“A lot of companies are going to get a nasty surprise if they don’t watch out,” the owner of a phone consulting firm told the Tribune. “The trouble is that phones are Greek to most people—nobody understands them. So they don’t know they have to switch over.”
Initially, the area code’s footprint was much larger than it is today and included cities in the outer East Bay. But in 1998, as cellphones became widespread, 510 was split. The East Bay Hills and Altamont Pass became a dividing line, with everything east—including Concord, Walnut Creek, Antioch, San Ramon, and the Tri-Valley—adopting their current 925 area code.
‘A sense of pride’
Oakland native Leon Sykes doesn’t remember a time when 510 was not Oakland’s area code. Sykes, an educator and media maker known by many in Oakland as “DNas,” was 6 years old at the time of its creation. He’s had his 510 number since his first cell phone and recalls being able to tell which areas of Oakland and Richmond people were from based on the three numbers after the area code.
Sykes is a co-founder of 510 Day, held every May 10 since 2016 to celebrate the town’s culture. “510 is everything to me,” Sykes said. “It brings a sense of pride.”
The area code has been memorialized in lyrics by East Bay rappers, including IAMSU and Mistah F.A.B. It’s been slapped on business names—such as 510 SkateShop in Berkeley and Root’d in the 510, a cannabis dispensary in Oakland. But these days, 510 numbers are no longer being issued due to a lack of availability. There just aren’t any left to give, according to a spokesperson with the California Public Utilities Commission.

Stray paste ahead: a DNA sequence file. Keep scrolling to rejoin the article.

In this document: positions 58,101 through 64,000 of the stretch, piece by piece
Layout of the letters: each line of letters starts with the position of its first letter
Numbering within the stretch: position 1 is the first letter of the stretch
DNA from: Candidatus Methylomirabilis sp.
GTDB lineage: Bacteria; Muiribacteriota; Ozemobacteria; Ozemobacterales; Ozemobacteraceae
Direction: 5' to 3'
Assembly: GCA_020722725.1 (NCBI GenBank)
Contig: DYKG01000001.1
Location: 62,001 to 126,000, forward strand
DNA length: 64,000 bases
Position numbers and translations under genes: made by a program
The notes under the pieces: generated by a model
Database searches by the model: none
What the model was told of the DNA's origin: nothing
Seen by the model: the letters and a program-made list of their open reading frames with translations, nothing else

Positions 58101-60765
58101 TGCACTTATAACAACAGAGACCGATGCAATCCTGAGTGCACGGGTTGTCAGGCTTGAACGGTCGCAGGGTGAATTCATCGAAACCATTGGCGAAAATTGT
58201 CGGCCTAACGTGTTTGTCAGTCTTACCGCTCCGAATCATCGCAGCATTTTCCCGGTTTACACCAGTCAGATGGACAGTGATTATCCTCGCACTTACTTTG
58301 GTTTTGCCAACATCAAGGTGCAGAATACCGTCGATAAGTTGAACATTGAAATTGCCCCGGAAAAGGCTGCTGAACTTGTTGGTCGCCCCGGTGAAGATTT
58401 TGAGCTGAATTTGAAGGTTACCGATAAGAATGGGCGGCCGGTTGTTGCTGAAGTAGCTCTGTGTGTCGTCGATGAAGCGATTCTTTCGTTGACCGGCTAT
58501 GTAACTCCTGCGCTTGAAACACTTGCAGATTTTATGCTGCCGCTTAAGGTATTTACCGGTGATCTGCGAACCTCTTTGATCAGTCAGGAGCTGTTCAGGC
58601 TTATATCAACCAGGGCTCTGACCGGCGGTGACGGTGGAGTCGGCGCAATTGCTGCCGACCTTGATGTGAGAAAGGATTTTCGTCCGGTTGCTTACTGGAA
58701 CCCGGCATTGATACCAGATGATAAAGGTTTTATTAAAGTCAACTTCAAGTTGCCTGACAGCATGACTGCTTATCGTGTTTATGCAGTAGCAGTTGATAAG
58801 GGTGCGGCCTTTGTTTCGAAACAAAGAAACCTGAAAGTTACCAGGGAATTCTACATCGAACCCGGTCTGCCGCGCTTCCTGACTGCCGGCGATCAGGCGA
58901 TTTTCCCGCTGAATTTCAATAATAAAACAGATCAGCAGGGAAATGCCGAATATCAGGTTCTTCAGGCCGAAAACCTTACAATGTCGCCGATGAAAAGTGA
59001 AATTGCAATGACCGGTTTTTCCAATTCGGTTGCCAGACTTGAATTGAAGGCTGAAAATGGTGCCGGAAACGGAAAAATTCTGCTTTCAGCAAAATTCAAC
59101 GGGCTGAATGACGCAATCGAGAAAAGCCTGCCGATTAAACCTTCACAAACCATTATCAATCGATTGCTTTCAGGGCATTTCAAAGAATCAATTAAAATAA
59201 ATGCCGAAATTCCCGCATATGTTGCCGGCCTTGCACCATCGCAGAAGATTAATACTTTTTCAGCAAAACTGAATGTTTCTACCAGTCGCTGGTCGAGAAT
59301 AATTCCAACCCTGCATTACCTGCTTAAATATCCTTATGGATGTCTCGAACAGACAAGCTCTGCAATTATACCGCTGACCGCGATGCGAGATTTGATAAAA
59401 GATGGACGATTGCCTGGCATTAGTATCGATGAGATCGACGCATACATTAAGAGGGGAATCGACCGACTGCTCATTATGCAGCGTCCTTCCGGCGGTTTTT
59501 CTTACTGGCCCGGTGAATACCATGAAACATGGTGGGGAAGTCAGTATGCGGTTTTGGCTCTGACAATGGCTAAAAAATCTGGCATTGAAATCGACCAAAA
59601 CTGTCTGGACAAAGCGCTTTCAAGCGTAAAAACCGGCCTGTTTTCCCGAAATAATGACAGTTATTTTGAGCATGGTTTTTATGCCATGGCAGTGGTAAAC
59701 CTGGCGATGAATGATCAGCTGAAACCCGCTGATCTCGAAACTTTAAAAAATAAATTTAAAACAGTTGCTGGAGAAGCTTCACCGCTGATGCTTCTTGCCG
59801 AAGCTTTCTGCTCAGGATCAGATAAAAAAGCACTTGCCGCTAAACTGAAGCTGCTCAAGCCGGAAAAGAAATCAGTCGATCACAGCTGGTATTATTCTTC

That’s why in 2018, state regulators announced a new area code, 341, would be attached to all new numbers beginning in summer 2019. As Oaklandside reporter Natalie Orenstein wrote while working for Berkeleyside at that time, the move hit 510 loyalists hard and arrived at a moment of immense transition for the East Bay.
“341 is the gentrification area code,” Twitter user @_CAMIMANI posted in 2019.
Despite that sentiment, the reality is that 341 numbers are more likely to go to young locals who’ve come of cell phone age after 2019, and not to new arrivals who tend to hang on to their out-of-area numbers.
The North American Numbering Plan Administrator, an entity responsible for administering area codes, forecasts that the region will run out of 341 area code prefixes at the end of 2057.
The proliferation of cell phones and other factors are bringing about the exhaustion of other area codes: 628 was added as an overlay to 415 in 2015, and even rural areas are running out of prefixes. The NANPA has declared “final jeopardy” procedures—meaning they will begin rationing numbers—for 707 and 209, which are used along the northern California coast and Solano County, and in Stockton, respectively.
In Oakland, Sykes is counted among the loyalists who will never change their cell phone numbers.
“I don’t want to get another area code,” he said. “For me, it’s a symbol of the East Bay’s uniqueness.”